Interesting things happen when a celebrated composer and arranger decides to play classic repertoire in a solo setting. In the hands of a master improviser, new ideas can spring to life instantly while traversing and manipulating the framework of these musical gems.
The Latin Grammy award winning pianist/composer/arranger Carlos Franzetti has taken the challenge of reinterpreting the works of a number of tango greats on his new solo piano release, In the Key of Tango. Using the familiar work of these Argentinean masters, Franzetti is able to utilize his well-honed orchestrating skills to develop new ideas from their groundwork through improvisation.
Originally hailing from Buenos Aires, Franzetti has been immersed in jazz, classical and tango music from an early age, beginning with his childhood studies at the National Conservatory of Argentina, to his time spent with composer Humberto Hernandez Medrano in Mexico, and on to his study at Juilliard. His eclectic career has led Franzetti to work in many musical fields, including writing and arranging for symphonies, chamber music and big bands along with film scoring.
Franzetti’s work has been extremely well received and he has been nominated for numerous Grammys for his work in classical, jazz and Latin music. His notoriety has allowed him to perform with some of the best musicians and ensembles spanning these genres.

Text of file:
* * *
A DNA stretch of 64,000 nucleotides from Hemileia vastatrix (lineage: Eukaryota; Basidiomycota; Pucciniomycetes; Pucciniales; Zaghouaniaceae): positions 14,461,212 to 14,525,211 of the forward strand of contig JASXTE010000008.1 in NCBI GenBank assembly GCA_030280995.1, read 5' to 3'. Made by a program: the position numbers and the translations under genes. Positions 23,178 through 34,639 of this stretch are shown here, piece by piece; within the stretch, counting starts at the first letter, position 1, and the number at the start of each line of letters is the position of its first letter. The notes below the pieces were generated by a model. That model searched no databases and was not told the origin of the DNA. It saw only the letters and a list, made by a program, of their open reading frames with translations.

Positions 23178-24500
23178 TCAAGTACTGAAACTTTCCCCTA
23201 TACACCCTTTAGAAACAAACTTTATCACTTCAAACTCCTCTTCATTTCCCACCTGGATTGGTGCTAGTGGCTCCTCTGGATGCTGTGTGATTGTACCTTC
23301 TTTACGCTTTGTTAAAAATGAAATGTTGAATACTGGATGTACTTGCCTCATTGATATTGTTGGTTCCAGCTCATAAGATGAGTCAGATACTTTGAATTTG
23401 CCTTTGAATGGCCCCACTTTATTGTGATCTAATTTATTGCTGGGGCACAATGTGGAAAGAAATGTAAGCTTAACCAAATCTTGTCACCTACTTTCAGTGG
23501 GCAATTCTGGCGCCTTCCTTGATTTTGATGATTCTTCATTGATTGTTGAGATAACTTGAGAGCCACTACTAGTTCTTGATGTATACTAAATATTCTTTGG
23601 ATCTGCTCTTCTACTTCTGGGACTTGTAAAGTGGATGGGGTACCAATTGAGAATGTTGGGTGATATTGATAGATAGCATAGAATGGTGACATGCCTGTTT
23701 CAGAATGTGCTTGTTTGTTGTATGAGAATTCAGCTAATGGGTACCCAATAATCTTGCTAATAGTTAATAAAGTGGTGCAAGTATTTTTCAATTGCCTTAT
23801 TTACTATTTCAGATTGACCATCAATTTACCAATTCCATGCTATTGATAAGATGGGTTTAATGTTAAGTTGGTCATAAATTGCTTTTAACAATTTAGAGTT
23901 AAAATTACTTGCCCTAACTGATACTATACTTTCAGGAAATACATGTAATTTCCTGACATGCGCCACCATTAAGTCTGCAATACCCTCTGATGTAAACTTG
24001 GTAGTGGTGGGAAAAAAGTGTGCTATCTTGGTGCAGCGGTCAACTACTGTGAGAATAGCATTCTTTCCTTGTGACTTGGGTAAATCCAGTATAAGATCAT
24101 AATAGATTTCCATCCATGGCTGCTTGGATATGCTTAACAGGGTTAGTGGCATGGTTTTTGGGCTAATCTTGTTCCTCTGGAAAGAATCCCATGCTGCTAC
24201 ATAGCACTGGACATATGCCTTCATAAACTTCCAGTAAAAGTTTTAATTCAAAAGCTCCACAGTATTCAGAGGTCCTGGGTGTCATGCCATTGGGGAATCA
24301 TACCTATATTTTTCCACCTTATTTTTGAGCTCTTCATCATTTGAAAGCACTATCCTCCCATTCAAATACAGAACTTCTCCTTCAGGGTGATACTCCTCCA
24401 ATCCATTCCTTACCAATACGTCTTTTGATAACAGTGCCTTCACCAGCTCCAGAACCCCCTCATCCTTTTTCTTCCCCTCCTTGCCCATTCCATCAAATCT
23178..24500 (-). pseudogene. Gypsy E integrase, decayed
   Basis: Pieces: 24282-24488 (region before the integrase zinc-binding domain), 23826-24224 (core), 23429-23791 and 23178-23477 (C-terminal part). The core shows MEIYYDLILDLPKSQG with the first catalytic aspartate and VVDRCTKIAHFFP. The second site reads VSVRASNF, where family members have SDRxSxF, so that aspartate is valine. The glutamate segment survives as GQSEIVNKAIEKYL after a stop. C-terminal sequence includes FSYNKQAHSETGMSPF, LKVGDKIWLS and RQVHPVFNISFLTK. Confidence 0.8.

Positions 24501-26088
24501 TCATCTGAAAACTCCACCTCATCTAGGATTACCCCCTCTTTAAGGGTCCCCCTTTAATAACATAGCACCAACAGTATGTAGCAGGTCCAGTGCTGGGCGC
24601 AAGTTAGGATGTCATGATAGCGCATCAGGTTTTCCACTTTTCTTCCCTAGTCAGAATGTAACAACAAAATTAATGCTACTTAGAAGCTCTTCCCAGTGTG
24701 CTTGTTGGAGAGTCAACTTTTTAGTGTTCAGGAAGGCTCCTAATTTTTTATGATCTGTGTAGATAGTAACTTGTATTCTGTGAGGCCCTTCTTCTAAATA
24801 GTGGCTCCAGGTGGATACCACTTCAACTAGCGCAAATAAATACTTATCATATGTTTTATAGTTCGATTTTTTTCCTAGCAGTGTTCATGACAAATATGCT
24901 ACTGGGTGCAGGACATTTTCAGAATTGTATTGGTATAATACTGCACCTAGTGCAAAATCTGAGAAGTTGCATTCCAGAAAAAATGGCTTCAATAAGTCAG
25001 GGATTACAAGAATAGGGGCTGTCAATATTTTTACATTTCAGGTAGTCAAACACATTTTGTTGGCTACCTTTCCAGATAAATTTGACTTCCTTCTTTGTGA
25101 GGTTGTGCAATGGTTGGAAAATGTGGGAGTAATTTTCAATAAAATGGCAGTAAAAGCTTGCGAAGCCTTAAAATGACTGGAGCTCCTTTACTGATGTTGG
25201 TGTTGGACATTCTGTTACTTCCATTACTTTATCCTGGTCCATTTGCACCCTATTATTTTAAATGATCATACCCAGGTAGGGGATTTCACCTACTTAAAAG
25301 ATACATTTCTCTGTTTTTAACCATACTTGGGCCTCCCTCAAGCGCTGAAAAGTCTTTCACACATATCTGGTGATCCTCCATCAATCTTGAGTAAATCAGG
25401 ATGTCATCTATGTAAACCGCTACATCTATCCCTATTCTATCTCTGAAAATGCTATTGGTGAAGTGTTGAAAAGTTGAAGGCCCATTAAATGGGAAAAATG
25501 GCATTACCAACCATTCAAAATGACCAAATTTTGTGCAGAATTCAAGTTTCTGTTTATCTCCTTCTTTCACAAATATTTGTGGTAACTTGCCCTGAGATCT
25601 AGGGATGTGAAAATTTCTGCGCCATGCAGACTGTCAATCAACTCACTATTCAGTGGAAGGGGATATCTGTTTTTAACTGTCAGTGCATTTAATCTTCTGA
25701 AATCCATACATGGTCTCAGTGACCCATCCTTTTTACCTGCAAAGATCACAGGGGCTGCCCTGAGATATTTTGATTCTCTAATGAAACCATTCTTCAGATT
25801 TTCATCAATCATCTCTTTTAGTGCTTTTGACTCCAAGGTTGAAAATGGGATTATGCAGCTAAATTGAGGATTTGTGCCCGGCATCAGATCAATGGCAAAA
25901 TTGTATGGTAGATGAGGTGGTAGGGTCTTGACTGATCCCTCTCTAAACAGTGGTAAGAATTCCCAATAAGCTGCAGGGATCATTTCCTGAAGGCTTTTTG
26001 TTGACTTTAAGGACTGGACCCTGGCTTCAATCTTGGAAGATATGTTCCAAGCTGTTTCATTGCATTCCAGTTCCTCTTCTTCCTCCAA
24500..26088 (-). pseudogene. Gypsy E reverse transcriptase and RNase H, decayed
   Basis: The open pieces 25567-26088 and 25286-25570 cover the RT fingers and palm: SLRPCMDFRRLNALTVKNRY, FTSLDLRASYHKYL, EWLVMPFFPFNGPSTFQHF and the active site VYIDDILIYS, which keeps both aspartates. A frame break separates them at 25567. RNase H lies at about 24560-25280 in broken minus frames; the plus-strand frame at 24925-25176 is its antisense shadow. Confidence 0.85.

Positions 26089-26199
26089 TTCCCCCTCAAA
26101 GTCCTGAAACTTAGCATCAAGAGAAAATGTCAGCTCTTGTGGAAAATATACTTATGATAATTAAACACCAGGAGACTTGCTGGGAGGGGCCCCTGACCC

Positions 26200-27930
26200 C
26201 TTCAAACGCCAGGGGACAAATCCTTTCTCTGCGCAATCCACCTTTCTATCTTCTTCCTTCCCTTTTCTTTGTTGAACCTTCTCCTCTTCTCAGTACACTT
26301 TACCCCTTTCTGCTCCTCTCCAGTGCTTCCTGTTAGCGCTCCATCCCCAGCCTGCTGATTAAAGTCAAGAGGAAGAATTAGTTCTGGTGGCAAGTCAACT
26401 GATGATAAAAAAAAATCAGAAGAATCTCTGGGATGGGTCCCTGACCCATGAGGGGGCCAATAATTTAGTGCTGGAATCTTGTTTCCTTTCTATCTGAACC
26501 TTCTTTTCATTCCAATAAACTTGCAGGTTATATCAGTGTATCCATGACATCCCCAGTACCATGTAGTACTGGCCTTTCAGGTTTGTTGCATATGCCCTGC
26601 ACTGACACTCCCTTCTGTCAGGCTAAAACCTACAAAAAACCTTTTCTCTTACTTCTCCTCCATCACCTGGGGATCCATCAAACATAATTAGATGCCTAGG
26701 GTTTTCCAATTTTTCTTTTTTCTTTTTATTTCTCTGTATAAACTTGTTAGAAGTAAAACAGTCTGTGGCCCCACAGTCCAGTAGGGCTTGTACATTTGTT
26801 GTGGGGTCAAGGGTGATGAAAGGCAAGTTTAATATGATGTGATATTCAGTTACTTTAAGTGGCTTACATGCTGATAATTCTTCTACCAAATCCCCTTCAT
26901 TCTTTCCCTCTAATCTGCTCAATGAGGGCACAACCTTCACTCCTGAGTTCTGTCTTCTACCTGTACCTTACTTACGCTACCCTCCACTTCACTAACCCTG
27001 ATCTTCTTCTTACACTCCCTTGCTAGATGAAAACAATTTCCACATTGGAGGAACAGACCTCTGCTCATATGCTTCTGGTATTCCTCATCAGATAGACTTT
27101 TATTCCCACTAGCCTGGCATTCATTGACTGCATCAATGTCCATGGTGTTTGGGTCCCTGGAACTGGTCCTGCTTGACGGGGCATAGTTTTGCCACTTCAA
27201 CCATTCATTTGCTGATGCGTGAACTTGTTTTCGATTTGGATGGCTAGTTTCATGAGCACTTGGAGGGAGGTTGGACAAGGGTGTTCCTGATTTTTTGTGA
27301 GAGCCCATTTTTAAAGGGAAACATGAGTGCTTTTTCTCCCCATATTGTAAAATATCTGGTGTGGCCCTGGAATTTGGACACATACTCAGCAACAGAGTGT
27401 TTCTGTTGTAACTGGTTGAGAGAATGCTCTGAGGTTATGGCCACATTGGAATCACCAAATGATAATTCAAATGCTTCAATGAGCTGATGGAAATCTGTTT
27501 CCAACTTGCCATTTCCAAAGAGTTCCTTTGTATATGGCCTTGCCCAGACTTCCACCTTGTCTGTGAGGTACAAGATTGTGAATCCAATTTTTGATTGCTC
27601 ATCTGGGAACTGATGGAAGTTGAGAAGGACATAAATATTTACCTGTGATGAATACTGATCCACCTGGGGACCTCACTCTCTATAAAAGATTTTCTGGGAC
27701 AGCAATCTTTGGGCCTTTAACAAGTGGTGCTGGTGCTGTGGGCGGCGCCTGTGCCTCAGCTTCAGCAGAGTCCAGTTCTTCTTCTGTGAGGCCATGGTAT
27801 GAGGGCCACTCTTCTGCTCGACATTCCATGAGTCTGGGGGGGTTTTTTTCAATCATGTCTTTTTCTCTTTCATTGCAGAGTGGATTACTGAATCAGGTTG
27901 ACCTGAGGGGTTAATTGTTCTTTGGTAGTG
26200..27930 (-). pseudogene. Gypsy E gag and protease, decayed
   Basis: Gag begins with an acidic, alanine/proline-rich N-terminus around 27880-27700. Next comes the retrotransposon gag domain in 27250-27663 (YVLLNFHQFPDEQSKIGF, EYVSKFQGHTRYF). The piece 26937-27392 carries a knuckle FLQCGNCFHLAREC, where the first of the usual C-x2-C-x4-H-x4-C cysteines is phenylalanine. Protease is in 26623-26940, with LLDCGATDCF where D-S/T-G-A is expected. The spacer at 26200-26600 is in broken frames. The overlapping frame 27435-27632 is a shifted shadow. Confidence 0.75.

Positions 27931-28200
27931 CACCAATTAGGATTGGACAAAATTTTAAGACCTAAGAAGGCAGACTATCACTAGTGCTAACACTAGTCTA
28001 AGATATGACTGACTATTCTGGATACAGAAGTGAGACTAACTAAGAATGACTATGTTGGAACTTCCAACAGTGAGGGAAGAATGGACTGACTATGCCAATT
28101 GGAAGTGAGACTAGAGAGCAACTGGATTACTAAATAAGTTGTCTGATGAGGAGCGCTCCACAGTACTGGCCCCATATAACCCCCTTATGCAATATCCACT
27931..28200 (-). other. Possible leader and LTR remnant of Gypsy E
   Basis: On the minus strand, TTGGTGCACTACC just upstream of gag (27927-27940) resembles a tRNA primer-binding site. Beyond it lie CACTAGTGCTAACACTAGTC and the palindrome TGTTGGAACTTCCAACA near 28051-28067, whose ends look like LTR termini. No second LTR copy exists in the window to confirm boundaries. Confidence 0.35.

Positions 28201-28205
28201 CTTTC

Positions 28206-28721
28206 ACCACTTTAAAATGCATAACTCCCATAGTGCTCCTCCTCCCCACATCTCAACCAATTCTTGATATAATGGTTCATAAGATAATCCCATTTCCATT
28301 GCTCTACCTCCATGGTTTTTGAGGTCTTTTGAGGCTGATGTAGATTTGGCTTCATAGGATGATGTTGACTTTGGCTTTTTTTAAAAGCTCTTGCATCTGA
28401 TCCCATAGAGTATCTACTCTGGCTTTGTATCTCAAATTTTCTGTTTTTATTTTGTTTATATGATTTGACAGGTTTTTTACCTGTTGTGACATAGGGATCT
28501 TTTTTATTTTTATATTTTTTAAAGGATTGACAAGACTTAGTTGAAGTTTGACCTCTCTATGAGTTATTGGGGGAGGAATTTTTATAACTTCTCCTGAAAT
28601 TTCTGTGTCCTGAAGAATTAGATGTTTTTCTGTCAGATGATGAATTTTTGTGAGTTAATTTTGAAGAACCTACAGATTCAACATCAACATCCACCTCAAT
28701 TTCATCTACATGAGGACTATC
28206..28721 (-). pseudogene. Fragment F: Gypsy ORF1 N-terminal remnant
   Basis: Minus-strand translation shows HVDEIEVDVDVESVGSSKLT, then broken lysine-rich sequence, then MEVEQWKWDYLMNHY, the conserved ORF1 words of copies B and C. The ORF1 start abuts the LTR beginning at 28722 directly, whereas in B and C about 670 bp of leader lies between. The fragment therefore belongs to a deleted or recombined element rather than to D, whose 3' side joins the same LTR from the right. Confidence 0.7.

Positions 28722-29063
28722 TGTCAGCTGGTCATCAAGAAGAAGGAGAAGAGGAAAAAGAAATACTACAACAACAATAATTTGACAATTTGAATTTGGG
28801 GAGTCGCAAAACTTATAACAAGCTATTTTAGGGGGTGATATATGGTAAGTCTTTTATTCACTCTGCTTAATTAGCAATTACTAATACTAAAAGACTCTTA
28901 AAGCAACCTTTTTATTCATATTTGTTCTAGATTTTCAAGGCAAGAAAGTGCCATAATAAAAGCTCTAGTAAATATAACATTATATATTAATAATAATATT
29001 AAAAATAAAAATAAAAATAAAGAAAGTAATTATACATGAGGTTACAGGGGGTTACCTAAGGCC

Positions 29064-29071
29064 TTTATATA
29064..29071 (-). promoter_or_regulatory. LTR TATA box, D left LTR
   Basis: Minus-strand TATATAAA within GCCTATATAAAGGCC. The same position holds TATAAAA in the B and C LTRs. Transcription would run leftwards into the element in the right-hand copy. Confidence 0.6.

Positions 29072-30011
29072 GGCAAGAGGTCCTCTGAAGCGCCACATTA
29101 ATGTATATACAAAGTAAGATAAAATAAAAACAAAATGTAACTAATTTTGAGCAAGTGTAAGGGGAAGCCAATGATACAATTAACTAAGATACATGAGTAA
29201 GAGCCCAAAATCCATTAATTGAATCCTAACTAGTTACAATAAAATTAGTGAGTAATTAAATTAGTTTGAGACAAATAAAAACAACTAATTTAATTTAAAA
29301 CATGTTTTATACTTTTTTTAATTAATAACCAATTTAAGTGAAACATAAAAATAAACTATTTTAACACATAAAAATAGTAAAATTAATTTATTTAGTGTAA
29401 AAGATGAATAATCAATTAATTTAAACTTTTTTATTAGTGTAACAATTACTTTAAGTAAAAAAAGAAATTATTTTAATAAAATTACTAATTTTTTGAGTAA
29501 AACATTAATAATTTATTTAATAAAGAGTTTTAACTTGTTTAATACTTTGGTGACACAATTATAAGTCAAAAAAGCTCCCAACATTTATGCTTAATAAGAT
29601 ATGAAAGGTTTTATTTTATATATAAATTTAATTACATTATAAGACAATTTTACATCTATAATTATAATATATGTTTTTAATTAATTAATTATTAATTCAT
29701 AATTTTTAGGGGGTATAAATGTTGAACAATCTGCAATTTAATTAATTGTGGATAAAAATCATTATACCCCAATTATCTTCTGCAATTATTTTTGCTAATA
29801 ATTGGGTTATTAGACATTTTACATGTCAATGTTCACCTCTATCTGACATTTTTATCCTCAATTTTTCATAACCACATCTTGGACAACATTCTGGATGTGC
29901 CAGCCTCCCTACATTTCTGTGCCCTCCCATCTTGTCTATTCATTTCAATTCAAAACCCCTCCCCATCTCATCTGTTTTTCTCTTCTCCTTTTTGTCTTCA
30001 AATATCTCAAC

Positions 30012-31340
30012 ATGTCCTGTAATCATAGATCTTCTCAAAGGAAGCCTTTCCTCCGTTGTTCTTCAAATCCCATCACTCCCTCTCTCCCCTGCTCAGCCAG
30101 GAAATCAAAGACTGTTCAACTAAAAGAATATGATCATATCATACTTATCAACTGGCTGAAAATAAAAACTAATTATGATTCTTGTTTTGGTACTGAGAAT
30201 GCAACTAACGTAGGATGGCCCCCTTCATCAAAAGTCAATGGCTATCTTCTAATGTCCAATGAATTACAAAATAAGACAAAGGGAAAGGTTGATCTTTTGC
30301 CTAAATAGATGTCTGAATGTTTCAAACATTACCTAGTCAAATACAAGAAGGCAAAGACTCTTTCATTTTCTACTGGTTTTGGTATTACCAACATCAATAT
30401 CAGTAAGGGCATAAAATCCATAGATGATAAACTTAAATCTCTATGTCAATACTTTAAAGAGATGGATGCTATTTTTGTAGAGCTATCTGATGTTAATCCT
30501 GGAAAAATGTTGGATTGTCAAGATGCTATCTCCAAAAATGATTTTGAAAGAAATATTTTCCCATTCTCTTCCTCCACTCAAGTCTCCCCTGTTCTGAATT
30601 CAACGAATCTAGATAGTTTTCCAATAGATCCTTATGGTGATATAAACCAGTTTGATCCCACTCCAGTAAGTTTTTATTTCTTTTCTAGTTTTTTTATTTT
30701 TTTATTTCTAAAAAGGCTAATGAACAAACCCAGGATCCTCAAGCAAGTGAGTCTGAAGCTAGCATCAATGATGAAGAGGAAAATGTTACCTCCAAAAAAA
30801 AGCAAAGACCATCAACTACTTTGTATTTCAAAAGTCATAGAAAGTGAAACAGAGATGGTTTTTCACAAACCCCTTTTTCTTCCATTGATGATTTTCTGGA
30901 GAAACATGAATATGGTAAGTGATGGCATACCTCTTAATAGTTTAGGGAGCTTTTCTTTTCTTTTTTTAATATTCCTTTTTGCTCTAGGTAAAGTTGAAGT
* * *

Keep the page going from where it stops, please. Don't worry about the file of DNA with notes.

For In the Key of Tango, Franzetti decided to forgo the large orchestrations and ensembles to focus on instantaneous re-composition through improvisation. He wanted to play solo piano as a tribute to the tradition of great Argentinean pianists of the past, including Horacio Salgán, Osvaldo Tarantino and Emilio de la Peña.
The repertoire that was selected came from his own taste in tango music, Franzetti having made his selections based more on his feelings for the music rather than intellectual leanings. Franzetti has been familiar with these pieces for many years and it was just a matter of time before he could approach them with the dedication he felt they deserved.
Franzetti traveled to Buenos Aires to record these pieces in June 2013. He wanted to capture the music where it was born and while he was re-experiencing his homeland, his old barrio inspiring his play. While he was able to record at Moebio Studio for three or four hours, his reaction to the cold weather required that he postpone the remainder of the recording until he returned to the States, where the recording was finished at Trading 8 Studio in New Jersey a few months later.
The recording begins with a lilting rendition of Carlos Gardel’s “Soledad” which is followed by an upbeat take on Julian Plaza’s “Danzarin.” Horacio Salgán’s “A Don Agustin Bardi” is a showcase for Franzetti’s incredible dexterity. The pianist slows it down with his own “Tango Fatal,” a melancholy, blue tune, which is followed by Julio De Caro’s playful “Boedo.”
Two pieces by Anibal Trollo follow: “Responso” with its balance of bombast and sensitivity and “Maria” with its deceptively intricate melody. Osvaldo Fresedo’s stately “Vida Mia” is paired with Jose Dames’s heartrending “Nada.” Astor Piazzolla’s “Adiós Nonino” receives a grand treatment by Franzetti, who explores every dimension of the piece.
Juan Carlos Cobian’s “Los Mareados” is triumphant in off kilter defiance. Equally unruly is Piazzolla’s “Revirado” in Franzetti’s energetic reading. The subtle take on Virgilio Expósito’s “Naranjo en Flor” is a settling palate cleanser. Franzetti’s version of Angel Villoldo’s “El Choclo” is restrained and mysterious, while Agustin Bardi’s “Nunca Tuvo Novio” is a perfect bookend to the recording with its subtle grandeur.
In a touching tribute to his Argentinean musical heroes, Carlos Franzetti has recorded a lovely collection of tango classics for solo piano on In the Key of Tango.